Small Wonder

Rooster & the Till serves spectacular food in Seminole Heights.

Posted by Jon Palmer Claridge on Wed, Mar 19, 2014 at 2:50 PM

****1/2
The 37-seat Rooster & the Till accepts no reservations or parties larger than five. - CHIP WEINER
  • Chip Weiner
  • The 37-seat Rooster & the Till accepts no reservations or parties larger than five.

Haute cuisine is served in temples of gastronomy exemplified by crisp white linen tablecloths, designer stemware and sterling silver cutlery, right? Teams of synchronized waitstaff in Armani and Chanel attend carefully coiffed diners in hushed voices while the dulcet tones of a live harp plays in the background, right? Celebrated chefs cultivate a rock star aura as they serve a cornucopia of exotic ingredients from around the globe prepared by an army of sous chefs, right?

Serious food is usually serious business. But a short trip to Seminole Heights proves the exception to the rule. Rooster & the Till explodes all the benchmarks and upends any preconceived notions about what constitutes the highest level of fine dining across Tampa Bay.

The vibe is distinctly casual and the dining room tiny, dominated by mason-jar fixtures, a giant rooster mural, and brushed stainless steel tables. The kitchen and crew of three are in plain sight behind a bar where diners are up close and personal. And the food, from a menu of plates designed to share, is, in a word, spectacular. Every dish delivers surprise, fresh farm-to-table ingredients, and an unfailing sense of balance so there’s nary a false note.

A server arrives clad in a black T-shirt and ball cap, and while you peruse the menu of small and slightly larger plates, you still have no clue as to the superlative dining experience yet to unfold. Each and every dish exits the kitchen and arrives at your table in a seamlessly choreographed manner. Plates and knives and forks and spoons come and go in what appears to be an effortless symphonic dance as eye-opening flavor combos reach the table.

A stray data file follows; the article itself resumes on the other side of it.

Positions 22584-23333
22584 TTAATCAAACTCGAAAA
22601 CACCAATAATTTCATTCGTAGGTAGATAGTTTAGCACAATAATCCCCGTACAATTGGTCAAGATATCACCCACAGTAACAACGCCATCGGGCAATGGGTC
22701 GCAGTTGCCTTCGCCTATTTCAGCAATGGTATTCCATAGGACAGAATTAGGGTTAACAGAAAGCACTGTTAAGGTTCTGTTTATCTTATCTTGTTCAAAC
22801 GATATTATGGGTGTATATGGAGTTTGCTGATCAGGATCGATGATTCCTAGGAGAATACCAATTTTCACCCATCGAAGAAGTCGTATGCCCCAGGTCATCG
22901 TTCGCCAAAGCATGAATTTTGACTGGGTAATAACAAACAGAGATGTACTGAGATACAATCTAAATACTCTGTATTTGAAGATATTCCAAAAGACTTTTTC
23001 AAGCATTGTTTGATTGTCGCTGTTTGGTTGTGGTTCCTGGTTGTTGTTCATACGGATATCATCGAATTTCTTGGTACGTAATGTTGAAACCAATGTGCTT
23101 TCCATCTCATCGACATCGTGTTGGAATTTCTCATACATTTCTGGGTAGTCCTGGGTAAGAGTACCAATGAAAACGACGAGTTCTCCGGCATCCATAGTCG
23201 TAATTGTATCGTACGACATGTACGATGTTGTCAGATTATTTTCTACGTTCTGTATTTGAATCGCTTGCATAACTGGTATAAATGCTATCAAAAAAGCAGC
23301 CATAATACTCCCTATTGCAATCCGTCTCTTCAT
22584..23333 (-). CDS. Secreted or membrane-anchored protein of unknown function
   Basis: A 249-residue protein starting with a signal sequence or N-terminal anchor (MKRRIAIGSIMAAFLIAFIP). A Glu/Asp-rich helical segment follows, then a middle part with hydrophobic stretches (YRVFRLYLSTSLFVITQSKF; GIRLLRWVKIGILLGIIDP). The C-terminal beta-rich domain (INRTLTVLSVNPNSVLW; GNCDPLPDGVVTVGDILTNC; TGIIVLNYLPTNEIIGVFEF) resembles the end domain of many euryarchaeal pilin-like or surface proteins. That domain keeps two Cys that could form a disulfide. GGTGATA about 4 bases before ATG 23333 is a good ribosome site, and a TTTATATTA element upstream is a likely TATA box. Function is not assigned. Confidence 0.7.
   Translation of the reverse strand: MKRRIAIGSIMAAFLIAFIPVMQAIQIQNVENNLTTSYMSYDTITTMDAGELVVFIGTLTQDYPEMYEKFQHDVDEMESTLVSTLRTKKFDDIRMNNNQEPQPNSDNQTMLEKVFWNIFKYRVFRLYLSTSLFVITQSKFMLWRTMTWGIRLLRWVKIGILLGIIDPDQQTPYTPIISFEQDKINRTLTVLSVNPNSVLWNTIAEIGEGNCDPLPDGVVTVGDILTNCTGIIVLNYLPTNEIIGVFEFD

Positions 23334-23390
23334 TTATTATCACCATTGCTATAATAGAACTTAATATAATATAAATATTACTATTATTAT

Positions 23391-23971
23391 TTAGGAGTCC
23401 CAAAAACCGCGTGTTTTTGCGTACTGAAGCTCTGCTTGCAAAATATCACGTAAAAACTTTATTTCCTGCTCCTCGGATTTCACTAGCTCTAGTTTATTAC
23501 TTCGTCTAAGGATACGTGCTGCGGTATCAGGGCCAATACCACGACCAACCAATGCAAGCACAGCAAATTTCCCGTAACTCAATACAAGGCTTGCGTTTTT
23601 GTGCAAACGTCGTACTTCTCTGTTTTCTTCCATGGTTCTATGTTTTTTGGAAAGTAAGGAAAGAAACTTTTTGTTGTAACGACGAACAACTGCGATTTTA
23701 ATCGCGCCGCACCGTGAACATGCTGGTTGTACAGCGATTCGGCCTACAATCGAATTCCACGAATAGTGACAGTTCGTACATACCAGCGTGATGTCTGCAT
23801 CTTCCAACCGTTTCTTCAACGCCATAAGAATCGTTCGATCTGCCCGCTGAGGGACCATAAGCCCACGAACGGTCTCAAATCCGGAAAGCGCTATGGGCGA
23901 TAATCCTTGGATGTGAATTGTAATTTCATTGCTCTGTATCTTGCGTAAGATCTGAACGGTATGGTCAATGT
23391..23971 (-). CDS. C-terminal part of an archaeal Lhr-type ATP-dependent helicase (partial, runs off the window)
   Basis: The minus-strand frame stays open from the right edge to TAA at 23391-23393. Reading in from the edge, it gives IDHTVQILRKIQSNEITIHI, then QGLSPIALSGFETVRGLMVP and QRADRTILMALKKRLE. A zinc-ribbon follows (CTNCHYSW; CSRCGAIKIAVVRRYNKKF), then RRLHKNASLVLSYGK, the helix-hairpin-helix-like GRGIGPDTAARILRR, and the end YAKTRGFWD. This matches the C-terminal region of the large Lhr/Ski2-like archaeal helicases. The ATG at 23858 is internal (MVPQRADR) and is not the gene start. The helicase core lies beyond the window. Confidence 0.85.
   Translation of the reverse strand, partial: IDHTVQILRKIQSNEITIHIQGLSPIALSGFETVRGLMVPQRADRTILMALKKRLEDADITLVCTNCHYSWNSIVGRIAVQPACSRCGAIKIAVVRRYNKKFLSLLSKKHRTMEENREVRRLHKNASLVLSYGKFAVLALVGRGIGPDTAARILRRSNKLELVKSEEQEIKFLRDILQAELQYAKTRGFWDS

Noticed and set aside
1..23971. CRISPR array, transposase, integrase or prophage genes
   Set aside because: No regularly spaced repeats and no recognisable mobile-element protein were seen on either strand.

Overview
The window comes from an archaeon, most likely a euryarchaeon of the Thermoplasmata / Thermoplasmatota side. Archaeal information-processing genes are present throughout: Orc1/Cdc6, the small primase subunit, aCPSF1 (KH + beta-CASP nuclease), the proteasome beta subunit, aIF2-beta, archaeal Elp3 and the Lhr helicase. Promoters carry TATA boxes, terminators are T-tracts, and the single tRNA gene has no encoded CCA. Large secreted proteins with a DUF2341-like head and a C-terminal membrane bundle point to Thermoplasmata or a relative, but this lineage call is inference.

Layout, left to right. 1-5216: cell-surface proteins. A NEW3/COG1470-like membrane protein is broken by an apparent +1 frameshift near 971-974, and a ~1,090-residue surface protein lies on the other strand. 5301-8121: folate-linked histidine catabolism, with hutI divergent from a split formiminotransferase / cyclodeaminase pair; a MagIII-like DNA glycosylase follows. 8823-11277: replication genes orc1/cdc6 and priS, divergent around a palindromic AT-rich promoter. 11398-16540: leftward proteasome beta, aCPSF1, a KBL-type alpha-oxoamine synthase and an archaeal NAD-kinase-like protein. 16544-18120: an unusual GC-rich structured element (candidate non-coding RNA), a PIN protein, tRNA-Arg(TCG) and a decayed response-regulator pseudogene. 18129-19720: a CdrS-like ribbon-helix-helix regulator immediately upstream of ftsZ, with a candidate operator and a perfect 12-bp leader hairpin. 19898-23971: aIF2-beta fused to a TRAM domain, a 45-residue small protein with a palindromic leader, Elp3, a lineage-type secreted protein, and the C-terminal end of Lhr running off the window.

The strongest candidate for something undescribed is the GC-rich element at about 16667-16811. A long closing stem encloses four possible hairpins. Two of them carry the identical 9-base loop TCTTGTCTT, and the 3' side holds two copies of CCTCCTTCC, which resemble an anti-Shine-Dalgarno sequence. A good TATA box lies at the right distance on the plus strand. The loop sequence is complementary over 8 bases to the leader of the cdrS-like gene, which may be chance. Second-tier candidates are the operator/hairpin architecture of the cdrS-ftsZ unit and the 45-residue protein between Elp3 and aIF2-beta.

First there’s a hush, then a moan, then an “oh, my” followed by an excited exchange of tablewide commentary as each dish disappears in a few shared bites that leave you wanting more. As each plate arrives, the process is repeated. Previously reluctant diners step outside their comfort zones, compelled by their tablemates to stretch their palates. And the crackerjack team of chefs delivers on every exciting combination that they have dreamt up for your pleasure.

We skip over the tempting cheese and charcuterie platter and the raw oysters hawked from the blackboard in the rear to focus on the yellowfin tuna crudo special that combines perfect small, dark-red cubes of succulent raw fish with the sweetness of coconut milk tempered by tamarind and kimchi sprouts. The flavors touch every taste bud and you’re on notice that this is no ordinary night.

A series of delicious small plates bursting with flavor follows in close succession. Roasted cauliflower florets with toast-colored edges are surrounded by pickled golden raisins coated in walnut bread crumbs that swim in a nutty brown butter sauce. I can still taste it as I write.

Then, R&tT takes the old culinary truism that “everything is better with bacon” to the next level by incorporating pork products in as many dishes as possible. Luscious slices of pork belly cooked low and slow “sous vide” are seared and topped with homemade cornbread drizzled with black peppercorn honey and accompanied by small spheres of pickled apple. These combinations are carefully constructed and best tasted with a forkful that includes all the ingredients in every single bite.